The mayor of Greater Manchester, Andy Burnham, received a warm applause at the city’s climate protest when he gave a speech pledging that “fracking is the past, it is not the future” – but by far the biggest cheers went to a 10-year-old girl called Lillia who took to the stage next.The local schoolgirl, with a high-pitched Mancunian accent and fluorescent ear-defenders tied to her backpack, gave a rousing speech taking aim at politicians for their “lies” – before turning directly to Burnham.The mayor of Greater Manchester, Andy Burnham, received a warm applause at the city’s climate protest when he gave a speech pledging that “fracking is the past, it is not the future” – but by far the biggest cheers went to a 10-year-old girl called Lillia who took to the stage next.The local schoolgirl, with a high-pitched Mancunian accent and fluorescent ear-defenders tied to her backpack, gave a rousing speech taking aim at politicians for their “lies” – before turning directly to Burnham.
Lies, when you don’t count the airport in the emission figures! Lies, when we have 1,200 air pollution related deaths in Manchester just last year – but they plan to build a huge car park right next door to a school in Ancoats.Lies, when you don’t count the airport in the emission figures! Lies, when we have 1,200 air pollution related deaths in Manchester just last year – but they plan to build a huge car park right next door to a school in Ancoats.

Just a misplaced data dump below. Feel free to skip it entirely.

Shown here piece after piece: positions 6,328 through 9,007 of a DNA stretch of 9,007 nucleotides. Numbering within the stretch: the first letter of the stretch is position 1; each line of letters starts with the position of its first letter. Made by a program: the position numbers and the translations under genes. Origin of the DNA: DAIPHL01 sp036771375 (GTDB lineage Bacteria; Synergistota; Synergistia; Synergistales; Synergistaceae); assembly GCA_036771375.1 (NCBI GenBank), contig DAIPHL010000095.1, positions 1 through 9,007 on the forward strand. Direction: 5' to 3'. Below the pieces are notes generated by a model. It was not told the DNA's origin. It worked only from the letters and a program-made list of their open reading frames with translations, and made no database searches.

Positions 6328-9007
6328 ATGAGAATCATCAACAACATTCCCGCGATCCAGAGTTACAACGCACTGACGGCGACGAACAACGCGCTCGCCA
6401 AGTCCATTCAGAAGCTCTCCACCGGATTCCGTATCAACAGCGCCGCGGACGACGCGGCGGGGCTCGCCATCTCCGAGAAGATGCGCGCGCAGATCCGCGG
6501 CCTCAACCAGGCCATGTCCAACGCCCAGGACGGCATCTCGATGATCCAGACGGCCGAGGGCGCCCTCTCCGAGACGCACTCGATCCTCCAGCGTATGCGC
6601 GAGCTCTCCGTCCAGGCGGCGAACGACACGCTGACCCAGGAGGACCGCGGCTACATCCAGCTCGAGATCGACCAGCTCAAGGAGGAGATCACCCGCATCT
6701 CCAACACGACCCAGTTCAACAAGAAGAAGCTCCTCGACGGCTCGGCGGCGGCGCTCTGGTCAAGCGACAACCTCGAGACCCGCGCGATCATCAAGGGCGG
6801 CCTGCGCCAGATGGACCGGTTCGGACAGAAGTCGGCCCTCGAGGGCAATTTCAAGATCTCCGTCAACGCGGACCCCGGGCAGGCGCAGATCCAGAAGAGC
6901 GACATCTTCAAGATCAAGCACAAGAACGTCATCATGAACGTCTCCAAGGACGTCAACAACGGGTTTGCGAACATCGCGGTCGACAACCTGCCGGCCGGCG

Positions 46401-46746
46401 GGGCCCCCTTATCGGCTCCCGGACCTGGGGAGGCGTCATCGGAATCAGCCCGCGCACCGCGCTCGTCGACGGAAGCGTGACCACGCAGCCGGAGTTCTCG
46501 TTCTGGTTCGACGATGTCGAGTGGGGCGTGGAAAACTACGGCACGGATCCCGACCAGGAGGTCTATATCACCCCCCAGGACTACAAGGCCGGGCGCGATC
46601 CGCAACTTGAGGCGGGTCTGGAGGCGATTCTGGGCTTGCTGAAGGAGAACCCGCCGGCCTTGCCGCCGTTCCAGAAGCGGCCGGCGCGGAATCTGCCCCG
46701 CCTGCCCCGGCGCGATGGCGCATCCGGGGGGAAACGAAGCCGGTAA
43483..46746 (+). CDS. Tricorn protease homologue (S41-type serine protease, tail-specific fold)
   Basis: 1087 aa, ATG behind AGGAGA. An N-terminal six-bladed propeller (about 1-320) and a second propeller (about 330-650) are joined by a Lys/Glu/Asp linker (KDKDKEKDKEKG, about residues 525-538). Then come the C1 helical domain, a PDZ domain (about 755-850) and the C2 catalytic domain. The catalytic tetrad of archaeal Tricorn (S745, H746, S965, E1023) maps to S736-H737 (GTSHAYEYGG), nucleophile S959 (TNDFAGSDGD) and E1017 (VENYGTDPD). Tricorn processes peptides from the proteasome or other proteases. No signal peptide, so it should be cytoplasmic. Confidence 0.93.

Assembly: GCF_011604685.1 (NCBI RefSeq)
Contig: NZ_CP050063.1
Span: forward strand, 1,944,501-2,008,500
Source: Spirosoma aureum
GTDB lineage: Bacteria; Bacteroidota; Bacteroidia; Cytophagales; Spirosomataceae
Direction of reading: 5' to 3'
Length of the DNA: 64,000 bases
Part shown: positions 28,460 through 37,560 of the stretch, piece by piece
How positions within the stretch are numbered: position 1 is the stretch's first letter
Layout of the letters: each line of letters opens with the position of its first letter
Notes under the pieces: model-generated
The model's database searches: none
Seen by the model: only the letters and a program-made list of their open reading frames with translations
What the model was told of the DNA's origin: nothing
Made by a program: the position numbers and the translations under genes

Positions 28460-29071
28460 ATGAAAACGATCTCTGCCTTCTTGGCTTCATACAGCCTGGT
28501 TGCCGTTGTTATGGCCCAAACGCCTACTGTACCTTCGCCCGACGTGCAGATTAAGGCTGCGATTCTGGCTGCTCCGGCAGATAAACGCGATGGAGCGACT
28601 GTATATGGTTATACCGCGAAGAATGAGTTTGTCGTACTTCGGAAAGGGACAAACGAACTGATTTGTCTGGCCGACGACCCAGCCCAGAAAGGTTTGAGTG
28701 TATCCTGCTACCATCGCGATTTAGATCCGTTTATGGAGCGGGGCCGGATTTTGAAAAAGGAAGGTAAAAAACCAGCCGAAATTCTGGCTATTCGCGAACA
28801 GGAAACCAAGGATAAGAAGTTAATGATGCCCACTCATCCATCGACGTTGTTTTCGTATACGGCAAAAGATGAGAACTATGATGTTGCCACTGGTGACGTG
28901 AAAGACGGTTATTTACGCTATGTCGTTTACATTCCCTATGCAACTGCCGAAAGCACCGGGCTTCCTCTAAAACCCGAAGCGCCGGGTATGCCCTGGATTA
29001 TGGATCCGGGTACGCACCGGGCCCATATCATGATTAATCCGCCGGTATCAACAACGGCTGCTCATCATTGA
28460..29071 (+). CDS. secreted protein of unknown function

Lies when the pension funds of Manchester are still investing £1.4bn in fossil fuel companies … Lies, in April the mayor Andy Burnham, when I asked if he would support us. I asked for more than publicity stunt pictures. Where’s the action?Lies when the pension funds of Manchester are still investing £1.4bn in fossil fuel companies … Lies, in April the mayor Andy Burnham, when I asked if he would support us. I asked for more than publicity stunt pictures. Where’s the action?
To huge cheers, she continued:To huge cheers, she continued:
Today I woke up to the images around the world of a million people striking and my heart lifted because I knew we weren’t alone in our fight. Thank you for coming out to support us. Thank you for having the courage to fight for our future!Today I woke up to the images around the world of a million people striking and my heart lifted because I knew we weren’t alone in our fight. Thank you for coming out to support us. Thank you for having the courage to fight for our future!
To adults I say, you have the power to vote you need to keep amplifying our voices. We the youth cannot wait until we are old enough - we need action now.To adults I say, you have the power to vote you need to keep amplifying our voices. We the youth cannot wait until we are old enough - we need action now.
Greater Manchester mayor @AndyBurnhamGM addresses climate protest: “My generation has failed you - and I include myself in that”. Loud cheer greets his declaration that “fracking is the past - it does not belong in the future.” pic.twitter.com/QeQqrUpAE4Greater Manchester mayor @AndyBurnhamGM addresses climate protest: “My generation has failed you - and I include myself in that”. Loud cheer greets his declaration that “fracking is the past - it does not belong in the future.” pic.twitter.com/QeQqrUpAE4